I bought 2 Dipladenia plants from Home Depot and they had quite a few excellent blooms on them. After the initial blooms came off, none have appeared since. I have watered and give them plant food about every 2 weeks. I have not trimmed them back, and vines are climbing and look healthy. For them to bloom again, do I need to trim them back? I am hoping to eventually attract hummingbirds.
They require very specific conditions to bloom. These two articles will help: https://www.gardeningknowhow.com/ornamental/vines/mandevilla/growing-a-dipladenia.htm
It has lots of buds but they die before they open. What's wrong with the plant?
They are very sensitive to conditions. Kind of a picky plant. These articles will help you out: https://www.gardeningknowhow.com/ornamental/vines/mandevilla/growing-a-dipladenia.htm
I live in Port Chester, NY 10573 I know that leaving the plants out during the winter would kill them. They are currently all planted in large pots I would like to know your opinion on the following procedure; 1. Put them up against the house that faces South. This will give more exposure to the sun and shield them from the wind and snow. 2. Trim them and cover with 55 gal. black plastic garbage bags. Please get back to me and let me know. If you find the above works I will plan on planting more of them next spring. Thanks in advance, Anthony Treglia 14 Davenport Ave Port Chester, NY 10573 firstname.lastname@example.org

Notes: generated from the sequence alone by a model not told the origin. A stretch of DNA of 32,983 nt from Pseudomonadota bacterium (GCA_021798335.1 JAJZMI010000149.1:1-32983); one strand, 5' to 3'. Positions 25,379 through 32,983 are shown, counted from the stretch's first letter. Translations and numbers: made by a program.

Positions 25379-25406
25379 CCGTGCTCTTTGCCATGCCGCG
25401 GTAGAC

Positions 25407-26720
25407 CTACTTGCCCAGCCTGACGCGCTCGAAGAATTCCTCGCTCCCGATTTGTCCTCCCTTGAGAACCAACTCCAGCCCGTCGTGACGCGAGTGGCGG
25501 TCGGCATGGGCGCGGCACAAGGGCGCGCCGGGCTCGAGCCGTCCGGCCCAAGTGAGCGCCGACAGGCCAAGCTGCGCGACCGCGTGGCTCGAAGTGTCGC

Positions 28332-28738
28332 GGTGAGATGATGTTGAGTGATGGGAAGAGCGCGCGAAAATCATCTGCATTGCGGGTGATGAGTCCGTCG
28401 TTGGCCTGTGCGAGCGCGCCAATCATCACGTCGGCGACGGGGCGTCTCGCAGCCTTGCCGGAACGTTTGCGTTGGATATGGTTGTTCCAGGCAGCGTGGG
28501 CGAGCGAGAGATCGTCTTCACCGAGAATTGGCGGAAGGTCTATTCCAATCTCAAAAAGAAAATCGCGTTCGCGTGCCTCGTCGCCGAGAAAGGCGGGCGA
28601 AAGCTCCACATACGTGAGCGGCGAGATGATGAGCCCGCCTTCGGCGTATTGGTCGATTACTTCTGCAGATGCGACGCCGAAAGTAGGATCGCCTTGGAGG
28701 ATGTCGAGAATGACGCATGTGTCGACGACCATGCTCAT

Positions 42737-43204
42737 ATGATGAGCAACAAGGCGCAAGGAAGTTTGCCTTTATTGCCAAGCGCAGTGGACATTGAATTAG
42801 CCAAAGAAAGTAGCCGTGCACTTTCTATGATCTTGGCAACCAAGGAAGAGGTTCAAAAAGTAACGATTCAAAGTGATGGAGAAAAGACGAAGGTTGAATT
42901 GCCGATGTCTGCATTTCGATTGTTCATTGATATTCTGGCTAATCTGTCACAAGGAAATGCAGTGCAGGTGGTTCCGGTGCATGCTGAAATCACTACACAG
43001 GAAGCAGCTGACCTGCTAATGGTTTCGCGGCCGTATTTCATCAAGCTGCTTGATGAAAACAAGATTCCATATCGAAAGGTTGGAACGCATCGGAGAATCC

I don't think this will work. Mandevilla is fully hardy in zone 9 and warmer. You might be able to coax a plant hardy in zone 7 through a NY winter but even that is iffy. One issue is being in a container and therefore having the entire rootball subject to air temps. All plants in containers should be treated as though they are in one zone colder than your actual hardiness zone. Black plastic will cook the plant on sunny days and encourage fungus but not protect the plant from freezing temps. Remember this plant can't take any frost. Your best bet is to borrow a dolly and haul it indoors. Here is an article that explains over-wintering mandevilla indoors: https://www.gardeningknowhow.com/ornamental/vines/mandevilla/winterizing-mandevillas.htm
Saw them at my neighbours
They can, and will eat a wide variety of plants. This article will help you to control them: https://www.gardeningknowhow.com/plant-problems/pests/insects/japanese-beetles.htm
Will Japanese beetles eat dipladenia? I saw some at my neighbours and was thinking of them in lieu of four o'clocks.
They are not picky. They will eat, absolutely, anything. They have preferences for certain plants and trees but nothing is safe.
Good insect control practices will do wonders here.
These articles will help: https://www.gardeningknowhow.com/special/organic/what-are-organic-pesticides.htm
I realize that I must move them indoors over the winter. I will move them into my garage and provide lighting.
They are not hardy in your area. Dipladenia should not lose their leaves, as they are an evergreen. This will mean that they have gotten a little too cold. Sometimes they can recover, but they don't tolerate the cold well.
The best thing from here will be to slow WAY down on care, watering, and anything that you do to it at all until it recovers. Trying to help it once it is stressed to this point will usually kill it, but letting it recover without messing with it much will be the best way to let it recover.
This article will help you with the care of these indoors: https://www.gardeningknowhow.com/ornamental/vines/mandevilla/growing-a-dipladenia.htm
They are growing fine now in my UNheated porch, but I know it can't be kept all winter.
This article outlines the temperature and growing requirements for your dipladenia and should help you decide whether bringing it indoors will work for you.